Finnish energy company Fortum OYJ to purchase stake in Russia hydro plants

Fortum OYJ, Finland’s largest utility company, is planning to expand its hydro portfolio by purchasing additional shares of hydro plants from Russia’s Territorial Generating Co. No. 1 (TGC-1). The purchase is part of the TGC-1 restructuring plan being implemented through a signed protocol that includes Fortum, Gazprom Energoholdings and Rosatom State Atomic Energy Corp.

Currently, Gazprom Energoholdings owns 51.8% of the TGC-1 shares and Fortum owns 29.5%. Rosatom is a state-owned company based in Moscow and is the nuclear regulatory agency for Russia.

If the agreement is executed, a new company will form, and Fortum would obtain 75% ownership and Rosatom would take the minority holding. The investment will result in an increase of Fortum’s total hydropower generation on the order of 60%, from 20.4 TWh to 34 TWh, according to Fortum’s President and Chief Executive Officer Tapio Kuula.


As part of the TGC-1 restructuring, Fortum will establish a joint venture with Rosatom to own TGC-1’s hydro assets and Gazprom Energoholdings will maintain ownership of TGC-1’s heat and thermal power, according to reports.

TGC-1 operates more than 30 hydroelectric plants that account for 40% of its installed total capacity of 3 GW. TGC-1 says it is the second-largest territorial generating company in Russia, in terms of installed capacity, and the leading producer of electricity and heat in northwest Russia.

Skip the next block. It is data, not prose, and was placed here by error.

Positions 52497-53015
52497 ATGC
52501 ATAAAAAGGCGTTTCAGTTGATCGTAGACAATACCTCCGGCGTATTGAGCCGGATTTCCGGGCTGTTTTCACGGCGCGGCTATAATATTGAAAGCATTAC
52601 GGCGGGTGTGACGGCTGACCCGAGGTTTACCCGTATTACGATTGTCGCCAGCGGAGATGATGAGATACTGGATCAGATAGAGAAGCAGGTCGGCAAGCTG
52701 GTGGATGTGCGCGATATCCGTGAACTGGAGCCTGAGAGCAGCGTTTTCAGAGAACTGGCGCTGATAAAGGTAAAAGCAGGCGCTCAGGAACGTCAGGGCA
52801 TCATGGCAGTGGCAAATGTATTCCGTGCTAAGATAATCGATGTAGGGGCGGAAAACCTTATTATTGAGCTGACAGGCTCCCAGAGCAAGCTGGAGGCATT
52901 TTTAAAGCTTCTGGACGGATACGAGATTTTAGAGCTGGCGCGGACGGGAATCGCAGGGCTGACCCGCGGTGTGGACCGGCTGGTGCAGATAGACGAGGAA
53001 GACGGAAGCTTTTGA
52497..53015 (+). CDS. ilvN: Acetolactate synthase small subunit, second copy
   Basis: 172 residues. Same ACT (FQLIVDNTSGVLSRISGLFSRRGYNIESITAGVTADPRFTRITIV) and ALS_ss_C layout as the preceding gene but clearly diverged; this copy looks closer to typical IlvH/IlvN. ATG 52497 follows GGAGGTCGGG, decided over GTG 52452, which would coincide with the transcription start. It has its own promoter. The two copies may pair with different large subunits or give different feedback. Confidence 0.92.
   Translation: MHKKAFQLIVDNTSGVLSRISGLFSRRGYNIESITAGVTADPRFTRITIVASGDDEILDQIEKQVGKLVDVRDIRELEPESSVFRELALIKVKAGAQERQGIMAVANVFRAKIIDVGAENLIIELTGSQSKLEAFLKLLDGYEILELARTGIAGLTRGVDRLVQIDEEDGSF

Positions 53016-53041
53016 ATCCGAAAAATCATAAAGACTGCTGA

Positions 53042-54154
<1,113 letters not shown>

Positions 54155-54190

As of Dec. 31, 2013, the installed capacity of Gazprom Energoholdings’ key power generating companies in Russia totaled 38 GW, or about 15% of the overall installed capacity of the Russian power system, according to the company.

In addition to its TGC-1 purchase, Fortum is involved in a planned nuclear power plant. Kuula said the TGC-1 deal would allow Fortum to possibly purchase 15% of the shares in Finland’s nuclear endeavor being led by Fennovoima Ltd.

In 2013, Fennovoima selected Rosatom to build the 1,200-MW Hanhikivi 1 nuclear power plant reactor in the northern part of Finland. Although final approval for Hanhikivi 1 is still to come, published reports indicate Rosatom will have a 34% stake in the project through it Finnish subsidiary, RAOS Voima Oy. However, Finnish shareholders will maintain no less than 60% in the Fennovoima project.

In 2008, Fortum’s sales totaled US$6.9 billion and operating profit was US$2.5 billion. The company employs about 15,500 people and Fortum’s shares are quoted on NASDAQ OMX Helsinki (FUM1V).

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Gregory B. Poindexter formerly was an associate editor for

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